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A provision of a pro-labor union bill that would strip workers of their right to a secret ballot is being removed, the sponsor of the legislation said yesterday.

The controversial “card-check” component of the so-called “Employee Free Choice Act” doesn’t have the votes to break a filibuster in the U.S. Senate, chief sponsor Tom Harkin has acknowledged.

From Bloomberg:

The legislation stalled in the Senate after several lawmakers whose votes would be needed to overcome Republican opposition, such as Sen. Blanche Lincoln, an Arkansas Democrat, said they would not support the measure. Companies such as Wal-Mart Stores Inc., of Bentonville, Ark., have led opposition.

Harkin said he hoped changes to the bill would gain “maybe the grudging support of labor and maybe the grudging support of some businesses.”

Labor groups spent $100 million last year to elect Democrats and have made passing the card-check measure their top goal in Washington this year. President Obama supports the bill. The legislation doesn’t have enough backing in the Senate to overcome efforts by Republican opponents to block a vote.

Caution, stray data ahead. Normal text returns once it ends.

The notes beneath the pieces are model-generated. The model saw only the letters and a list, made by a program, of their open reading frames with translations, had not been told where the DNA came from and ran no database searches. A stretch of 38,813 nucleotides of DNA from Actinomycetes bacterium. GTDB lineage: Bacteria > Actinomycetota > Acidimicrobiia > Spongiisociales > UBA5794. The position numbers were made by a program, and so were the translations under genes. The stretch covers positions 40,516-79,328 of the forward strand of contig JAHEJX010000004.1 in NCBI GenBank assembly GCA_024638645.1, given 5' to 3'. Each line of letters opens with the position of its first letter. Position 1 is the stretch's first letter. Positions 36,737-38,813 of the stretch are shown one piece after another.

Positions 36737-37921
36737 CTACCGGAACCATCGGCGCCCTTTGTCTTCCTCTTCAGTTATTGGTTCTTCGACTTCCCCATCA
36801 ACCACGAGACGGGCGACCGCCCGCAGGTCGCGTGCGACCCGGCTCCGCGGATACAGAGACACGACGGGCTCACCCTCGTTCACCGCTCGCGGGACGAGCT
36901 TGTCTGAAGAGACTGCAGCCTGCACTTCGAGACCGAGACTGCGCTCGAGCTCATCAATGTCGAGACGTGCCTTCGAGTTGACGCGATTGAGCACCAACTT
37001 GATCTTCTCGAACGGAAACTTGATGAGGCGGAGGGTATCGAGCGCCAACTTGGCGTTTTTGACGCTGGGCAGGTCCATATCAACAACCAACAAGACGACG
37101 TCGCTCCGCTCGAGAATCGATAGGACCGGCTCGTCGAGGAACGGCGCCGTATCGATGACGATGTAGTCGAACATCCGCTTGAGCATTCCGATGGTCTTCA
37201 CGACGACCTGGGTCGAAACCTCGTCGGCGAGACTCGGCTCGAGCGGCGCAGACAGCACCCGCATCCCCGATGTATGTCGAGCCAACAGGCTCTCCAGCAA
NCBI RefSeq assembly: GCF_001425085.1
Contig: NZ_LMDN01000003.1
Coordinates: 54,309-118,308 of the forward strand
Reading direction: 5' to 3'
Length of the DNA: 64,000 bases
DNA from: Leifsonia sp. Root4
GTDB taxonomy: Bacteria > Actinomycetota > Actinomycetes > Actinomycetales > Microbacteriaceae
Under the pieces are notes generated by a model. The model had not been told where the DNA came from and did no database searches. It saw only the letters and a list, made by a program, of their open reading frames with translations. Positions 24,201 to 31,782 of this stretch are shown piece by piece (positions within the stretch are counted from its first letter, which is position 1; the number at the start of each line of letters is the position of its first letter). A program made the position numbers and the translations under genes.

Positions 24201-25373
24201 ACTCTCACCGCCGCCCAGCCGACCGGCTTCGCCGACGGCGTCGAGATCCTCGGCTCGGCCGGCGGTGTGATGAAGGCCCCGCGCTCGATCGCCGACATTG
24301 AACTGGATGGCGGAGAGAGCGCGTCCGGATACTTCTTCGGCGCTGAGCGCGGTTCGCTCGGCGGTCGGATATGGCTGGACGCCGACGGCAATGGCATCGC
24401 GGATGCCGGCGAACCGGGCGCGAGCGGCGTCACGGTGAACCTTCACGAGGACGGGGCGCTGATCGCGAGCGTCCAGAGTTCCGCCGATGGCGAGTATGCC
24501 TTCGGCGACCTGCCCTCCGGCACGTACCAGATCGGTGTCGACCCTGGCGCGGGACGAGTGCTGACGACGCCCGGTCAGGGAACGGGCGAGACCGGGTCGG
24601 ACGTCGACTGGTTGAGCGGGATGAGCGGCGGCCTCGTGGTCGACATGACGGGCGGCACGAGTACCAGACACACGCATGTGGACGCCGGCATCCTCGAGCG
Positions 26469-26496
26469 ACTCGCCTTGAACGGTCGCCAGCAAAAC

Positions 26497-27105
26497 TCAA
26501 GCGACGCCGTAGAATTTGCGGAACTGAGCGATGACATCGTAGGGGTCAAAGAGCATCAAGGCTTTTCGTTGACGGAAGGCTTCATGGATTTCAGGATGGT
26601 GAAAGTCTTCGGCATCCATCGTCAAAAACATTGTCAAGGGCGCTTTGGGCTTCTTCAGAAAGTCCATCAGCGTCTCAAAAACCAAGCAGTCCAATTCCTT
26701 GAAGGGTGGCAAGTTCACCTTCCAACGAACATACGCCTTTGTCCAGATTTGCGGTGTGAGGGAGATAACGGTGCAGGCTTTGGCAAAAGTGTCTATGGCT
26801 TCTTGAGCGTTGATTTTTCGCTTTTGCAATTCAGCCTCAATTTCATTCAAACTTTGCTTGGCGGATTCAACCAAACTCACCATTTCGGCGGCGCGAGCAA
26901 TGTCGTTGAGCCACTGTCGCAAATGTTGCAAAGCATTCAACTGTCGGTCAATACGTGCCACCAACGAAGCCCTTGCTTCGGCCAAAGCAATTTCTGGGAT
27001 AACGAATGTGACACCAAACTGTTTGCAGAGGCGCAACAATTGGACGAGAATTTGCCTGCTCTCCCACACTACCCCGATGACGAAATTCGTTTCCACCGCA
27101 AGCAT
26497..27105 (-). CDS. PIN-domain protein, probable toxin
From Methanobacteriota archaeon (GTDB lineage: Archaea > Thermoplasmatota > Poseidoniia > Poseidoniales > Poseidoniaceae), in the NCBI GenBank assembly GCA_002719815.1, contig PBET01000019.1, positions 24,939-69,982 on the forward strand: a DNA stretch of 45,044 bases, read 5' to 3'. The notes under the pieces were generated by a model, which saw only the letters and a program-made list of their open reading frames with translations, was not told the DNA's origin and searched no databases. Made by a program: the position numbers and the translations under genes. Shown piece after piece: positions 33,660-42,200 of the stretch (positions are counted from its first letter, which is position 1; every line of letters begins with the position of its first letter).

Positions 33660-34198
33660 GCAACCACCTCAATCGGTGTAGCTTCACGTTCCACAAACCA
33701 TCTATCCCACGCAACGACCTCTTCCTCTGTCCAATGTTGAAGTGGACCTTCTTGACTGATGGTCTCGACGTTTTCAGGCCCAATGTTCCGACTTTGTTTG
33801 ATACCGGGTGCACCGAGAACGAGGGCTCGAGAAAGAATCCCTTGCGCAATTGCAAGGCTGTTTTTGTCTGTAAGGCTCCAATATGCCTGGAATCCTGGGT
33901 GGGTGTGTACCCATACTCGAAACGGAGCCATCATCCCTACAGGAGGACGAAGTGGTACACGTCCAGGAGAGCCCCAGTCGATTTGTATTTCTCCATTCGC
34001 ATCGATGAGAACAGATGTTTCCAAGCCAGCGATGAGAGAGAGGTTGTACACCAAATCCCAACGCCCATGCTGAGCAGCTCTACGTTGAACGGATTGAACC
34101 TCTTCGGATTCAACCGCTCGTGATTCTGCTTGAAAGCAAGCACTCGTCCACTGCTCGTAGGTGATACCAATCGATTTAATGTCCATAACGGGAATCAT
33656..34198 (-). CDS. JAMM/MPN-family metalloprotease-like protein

A softened version of the bill may attract support from more lawmakers, Harkin said.

“Many do feel there is an imbalance” in current laws that favor business over labor, Harkin said.


The only imbalance is that the private sector has flat out rejected unions (their private sector membership has plummeted to just 7.6%) whereas the government has embraced them to the tune of 36.8% of its workforce, according to the latest Department of Labor statistics.

In other words, where there’s been a real choice, people have said “no” to organized labor.

More importantly, this is America, jack. Whether you’re voting for President or dog-catcher, you have a right to a secret ballot.

That becomes especially important when you’re dealing with folks who have a history of intimidation and less-than-savory “recruiting” tactics.

Of course, getting rid of “card-check” is just part of the fight to protect the American worker from this legislation … there are still some incredibly dangerous provisions that would dramatically enhance government’s role in the private sector negotiating process to the deteriment of both shareholders and employees.

Stay tuned for more on that …